Race discrimination by job agencies – legal Q and A

A recent BBC investigation found that to win more business some recruitment agencies in the West of England were prepared to comply with requests from employers to discriminate against applicants from certain ethnic minorities. If the current economic downturn continues, more and more agencies may be prepared to follow suit. What risks do employers and recruitment agencies run in these situations and how should HR handle any issues arising?

Q If an employer tells a recruitment agency it wants someone from a particular ethnic group what law(s) could be breached?

A When dealing with an individual’s job application, section 4(1) and section 14 of the Race Relations Act 1976 prohibit discrimination by employers and by recruitment agencies. The Sex Discrimination Act 1975, Disability Discrimination Act 1995, and the recent Employment Equality legislation all contain similar provisions.

Q Who would be liable if discrimination is proven?

A Liability depends upon the relationship between the employer and the agency. Any acts of discrimination by the agency that are carried out with the express or implied authority of the employer will result in both entities being jointly liable.

Q What is the employer’s liability if the agency discriminates without its knowledge or instruction?

A To escape liability the employer will need to prove that the agency was acting outside its authority. If there is any form of authority, express or implied, the employer may also be liable. It is, therefore, important to ensure as a starting point that the contract governing the employer-agency relationship specifically states that the agency must not act in a discriminatory manner, and that recruiting staff are directed specifically not to try to sidestep this in oral communications with the agency.

Q Who is able to bring legal action against the agency and/or employer?

A An individual who believes they have been discriminated against when applying for a job can present a claim to an employment tribunal within three months of the date on which he alleges the discrimination took place, or on which he became aware of the alleged discriminatory act. This is usually the date on which he receives notification that his application has been unsuccessful. The statutory grievance procedure, which can operate to extend the time limit by a further three months, applies only to employees and so is not applicable to job applicants who are not already employees.

Q What punishment could employers/agencies face if they breach the discrimination legislation?

A Employment tribunal awards for discrimination are uncapped. However, where an individual has been discriminated against in relation to an application, damages are likely to be restricted to the loss of opportunity. This will depend on the tribunal’s view of the likelihood of the candidate getting the job had it not been for the discrimination and an award for injury to feelings.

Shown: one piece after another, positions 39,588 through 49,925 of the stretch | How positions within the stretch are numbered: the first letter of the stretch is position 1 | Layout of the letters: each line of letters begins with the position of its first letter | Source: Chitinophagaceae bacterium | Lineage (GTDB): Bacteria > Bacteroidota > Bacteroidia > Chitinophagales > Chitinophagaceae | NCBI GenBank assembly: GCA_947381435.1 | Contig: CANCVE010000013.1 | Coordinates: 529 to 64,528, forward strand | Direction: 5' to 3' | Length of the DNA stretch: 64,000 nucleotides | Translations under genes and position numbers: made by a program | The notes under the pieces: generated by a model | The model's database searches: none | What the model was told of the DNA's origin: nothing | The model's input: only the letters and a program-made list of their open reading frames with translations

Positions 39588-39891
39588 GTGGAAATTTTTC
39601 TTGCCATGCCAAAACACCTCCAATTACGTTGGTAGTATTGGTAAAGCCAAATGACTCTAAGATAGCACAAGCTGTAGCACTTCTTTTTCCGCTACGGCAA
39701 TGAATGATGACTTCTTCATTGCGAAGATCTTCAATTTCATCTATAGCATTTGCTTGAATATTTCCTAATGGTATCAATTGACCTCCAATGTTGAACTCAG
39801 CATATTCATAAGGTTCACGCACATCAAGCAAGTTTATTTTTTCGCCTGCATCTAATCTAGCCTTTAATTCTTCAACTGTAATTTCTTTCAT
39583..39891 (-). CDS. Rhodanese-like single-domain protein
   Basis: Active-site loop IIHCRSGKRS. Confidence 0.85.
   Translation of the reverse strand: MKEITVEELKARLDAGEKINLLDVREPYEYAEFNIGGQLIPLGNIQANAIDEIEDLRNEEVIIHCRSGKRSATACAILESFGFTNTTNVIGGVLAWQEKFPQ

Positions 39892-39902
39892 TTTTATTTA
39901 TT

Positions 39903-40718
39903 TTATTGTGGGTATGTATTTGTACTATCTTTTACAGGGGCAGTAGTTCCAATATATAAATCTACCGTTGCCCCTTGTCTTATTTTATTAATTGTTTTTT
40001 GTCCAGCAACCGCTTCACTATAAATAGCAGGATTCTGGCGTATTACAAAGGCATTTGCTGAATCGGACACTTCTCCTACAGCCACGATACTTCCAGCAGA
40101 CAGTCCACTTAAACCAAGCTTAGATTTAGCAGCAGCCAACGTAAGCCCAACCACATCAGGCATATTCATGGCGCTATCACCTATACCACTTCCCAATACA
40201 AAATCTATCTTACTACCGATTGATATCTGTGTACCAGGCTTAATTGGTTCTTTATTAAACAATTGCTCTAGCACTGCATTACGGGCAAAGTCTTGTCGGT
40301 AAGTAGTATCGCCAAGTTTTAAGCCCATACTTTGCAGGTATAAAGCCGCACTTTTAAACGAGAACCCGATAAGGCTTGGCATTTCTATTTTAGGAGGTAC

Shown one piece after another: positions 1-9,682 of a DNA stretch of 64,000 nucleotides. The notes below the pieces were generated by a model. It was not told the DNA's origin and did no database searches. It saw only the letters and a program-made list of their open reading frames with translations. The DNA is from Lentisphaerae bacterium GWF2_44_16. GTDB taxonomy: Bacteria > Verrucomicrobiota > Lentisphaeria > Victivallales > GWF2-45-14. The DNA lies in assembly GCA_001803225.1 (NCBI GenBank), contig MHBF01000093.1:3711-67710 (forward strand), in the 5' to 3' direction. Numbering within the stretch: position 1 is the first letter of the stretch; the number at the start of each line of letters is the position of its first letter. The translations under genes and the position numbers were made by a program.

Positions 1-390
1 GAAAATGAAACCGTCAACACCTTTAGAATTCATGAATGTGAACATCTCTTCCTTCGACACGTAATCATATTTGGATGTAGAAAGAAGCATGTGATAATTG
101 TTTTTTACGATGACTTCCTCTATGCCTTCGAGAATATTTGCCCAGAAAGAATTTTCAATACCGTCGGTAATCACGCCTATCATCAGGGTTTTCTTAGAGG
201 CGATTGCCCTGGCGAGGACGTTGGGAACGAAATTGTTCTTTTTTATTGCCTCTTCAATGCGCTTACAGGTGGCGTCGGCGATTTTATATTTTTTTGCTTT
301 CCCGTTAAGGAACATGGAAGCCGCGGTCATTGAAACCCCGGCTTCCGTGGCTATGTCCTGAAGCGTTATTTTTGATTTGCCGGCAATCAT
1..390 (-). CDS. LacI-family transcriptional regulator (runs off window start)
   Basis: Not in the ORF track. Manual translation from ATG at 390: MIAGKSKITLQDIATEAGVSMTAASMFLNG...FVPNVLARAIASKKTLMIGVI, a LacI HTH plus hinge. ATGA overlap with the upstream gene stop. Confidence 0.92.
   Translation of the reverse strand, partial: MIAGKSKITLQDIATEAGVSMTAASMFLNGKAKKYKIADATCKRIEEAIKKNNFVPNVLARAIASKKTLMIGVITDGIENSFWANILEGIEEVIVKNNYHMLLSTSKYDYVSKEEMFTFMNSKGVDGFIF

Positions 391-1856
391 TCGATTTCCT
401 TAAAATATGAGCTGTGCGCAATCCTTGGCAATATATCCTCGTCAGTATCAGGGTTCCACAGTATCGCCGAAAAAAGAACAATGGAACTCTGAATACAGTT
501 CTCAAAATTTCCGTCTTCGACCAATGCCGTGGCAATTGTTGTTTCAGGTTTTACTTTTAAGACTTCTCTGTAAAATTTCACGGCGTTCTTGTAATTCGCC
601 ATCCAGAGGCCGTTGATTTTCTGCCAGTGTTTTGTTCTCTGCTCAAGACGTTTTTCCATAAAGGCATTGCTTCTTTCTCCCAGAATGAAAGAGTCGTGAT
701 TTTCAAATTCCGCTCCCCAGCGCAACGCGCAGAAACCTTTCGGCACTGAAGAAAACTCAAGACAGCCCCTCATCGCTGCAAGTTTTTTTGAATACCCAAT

In Noah v Desrosiers (t/a Wedge) in 2008, the claimant, a Muslim woman who wore the hijab headscarf, was turned down for a position as a salon assistant because the salon owner required all staff to display their hair while at work. The claimant was awarded in excess of £4,000 for injury to feelings and loss of opportunity. Further sector-based action is also possible. Examples include investigation of any law firm found guilty of discrimination by the Solicitor’s Regulation Authority, and public sector bodies are also required to adhere to the race, sex and disability equality duties.

Q What steps should HR take to eliminate discrimination?

A When using a recruitment agency to hire staff, it is important that the employer takes reasonable steps – including in the contract – to ensure the agency acts in accordance with the employer’s equal opportunities policy. Checks should also be made on the agency’s own policies.

Training is also a vital tool available to employers. Anyone responsible for writing role specifications or job adverts should receive training on how to avoid using discriminatory terms in those documents. It is now potentially discriminatory to require applicants to have ’20 years’ experience’ as this could exclude younger applicants. However, asking for ‘the equivalent of 10 years’ experience’ might be lawful. Any experience that is required must be relevant to the role, and any minimum requirements must be justifiable. Any equal opportunities monitoring information (eg, age or ethnic background) should be on a separate document and such information should not be seen by those responsible for selection and recruitment. HR can play a vital role in briefing interviewers to ensure they are aware of their duties.

David Whincup, partner, and Patrick Thomas, lawyer, Hammonds

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